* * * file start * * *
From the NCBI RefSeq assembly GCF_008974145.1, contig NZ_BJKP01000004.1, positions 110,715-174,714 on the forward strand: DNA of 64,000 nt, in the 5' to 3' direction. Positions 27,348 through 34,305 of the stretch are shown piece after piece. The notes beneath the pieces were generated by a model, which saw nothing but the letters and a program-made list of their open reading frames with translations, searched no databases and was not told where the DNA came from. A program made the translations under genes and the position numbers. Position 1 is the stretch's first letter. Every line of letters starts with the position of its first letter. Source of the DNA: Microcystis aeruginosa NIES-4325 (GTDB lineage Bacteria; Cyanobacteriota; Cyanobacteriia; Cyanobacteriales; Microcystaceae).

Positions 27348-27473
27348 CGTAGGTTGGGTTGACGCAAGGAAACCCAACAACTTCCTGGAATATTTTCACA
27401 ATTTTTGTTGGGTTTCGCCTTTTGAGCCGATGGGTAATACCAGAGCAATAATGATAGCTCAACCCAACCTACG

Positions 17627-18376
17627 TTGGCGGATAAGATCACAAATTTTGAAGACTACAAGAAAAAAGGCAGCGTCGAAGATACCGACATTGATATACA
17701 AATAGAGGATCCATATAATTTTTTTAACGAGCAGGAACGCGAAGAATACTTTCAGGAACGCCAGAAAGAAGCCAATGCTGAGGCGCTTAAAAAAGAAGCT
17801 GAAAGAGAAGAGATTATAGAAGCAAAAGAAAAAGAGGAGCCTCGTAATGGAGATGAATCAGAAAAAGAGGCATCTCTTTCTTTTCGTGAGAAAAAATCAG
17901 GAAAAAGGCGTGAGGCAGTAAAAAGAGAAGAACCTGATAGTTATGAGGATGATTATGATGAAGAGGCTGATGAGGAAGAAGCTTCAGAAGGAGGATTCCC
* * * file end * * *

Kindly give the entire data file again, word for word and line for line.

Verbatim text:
From the NCBI RefSeq assembly GCF_008974145.1, contig NZ_BJKP01000004.1, positions 110,715-174,714 on the forward strand: DNA of 64,000 nt, in the 5' to 3' direction. Positions 27,348 through 34,305 of the stretch are shown piece after piece. The notes beneath the pieces were generated by a model, which saw nothing but the letters and a program-made list of their open reading frames with translations, searched no databases and was not told where the DNA came from. A program made the translations under genes and the position numbers. Position 1 is the stretch's first letter. Every line of letters starts with the position of its first letter. Source of the DNA: Microcystis aeruginosa NIES-4325 (GTDB lineage Bacteria; Cyanobacteriota; Cyanobacteriia; Cyanobacteriales; Microcystaceae).

Positions 27348-27473
27348 CGTAGGTTGGGTTGACGCAAGGAAACCCAACAACTTCCTGGAATATTTTCACA
27401 ATTTTTGTTGGGTTTCGCCTTTTGAGCCGATGGGTAATACCAGAGCAATAATGATAGCTCAACCCAACCTACG

Positions 17627-18376
17627 TTGGCGGATAAGATCACAAATTTTGAAGACTACAAGAAAAAAGGCAGCGTCGAAGATACCGACATTGATATACA
17701 AATAGAGGATCCATATAATTTTTTTAACGAGCAGGAACGCGAAGAATACTTTCAGGAACGCCAGAAAGAAGCCAATGCTGAGGCGCTTAAAAAAGAAGCT
17801 GAAAGAGAAGAGATTATAGAAGCAAAAGAAAAAGAGGAGCCTCGTAATGGAGATGAATCAGAAAAAGAGGCATCTCTTTCTTTTCGTGAGAAAAAATCAG
17901 GAAAAAGGCGTGAGGCAGTAAAAAGAGAAGAACCTGATAGTTATGAGGATGATTATGATGAAGAGGCTGATGAGGAAGAAGCTTCAGAAGGAGGATTCCC